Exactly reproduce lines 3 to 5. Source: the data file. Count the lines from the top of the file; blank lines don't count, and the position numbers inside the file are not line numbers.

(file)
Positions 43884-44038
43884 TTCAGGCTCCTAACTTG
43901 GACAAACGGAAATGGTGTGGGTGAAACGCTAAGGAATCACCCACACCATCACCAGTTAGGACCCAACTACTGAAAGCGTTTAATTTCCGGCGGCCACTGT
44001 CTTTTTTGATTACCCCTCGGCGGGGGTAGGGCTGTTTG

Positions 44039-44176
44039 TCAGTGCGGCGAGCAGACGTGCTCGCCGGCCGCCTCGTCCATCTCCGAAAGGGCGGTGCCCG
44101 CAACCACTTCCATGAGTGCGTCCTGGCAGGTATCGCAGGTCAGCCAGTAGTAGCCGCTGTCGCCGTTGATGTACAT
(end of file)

43901 GACAAACGGAAATGGTGTGGGTGAAACGCTAAGGAATCACCCACACCATCACCAGTTAGGACCCAACTACTGAAAGCGTTTAATTTCCGGCGGCCACTGT
44001 CTTTTTTGATTACCCCTCGGCGGGGGTAGGGCTGTTTG

Positions 44039-44176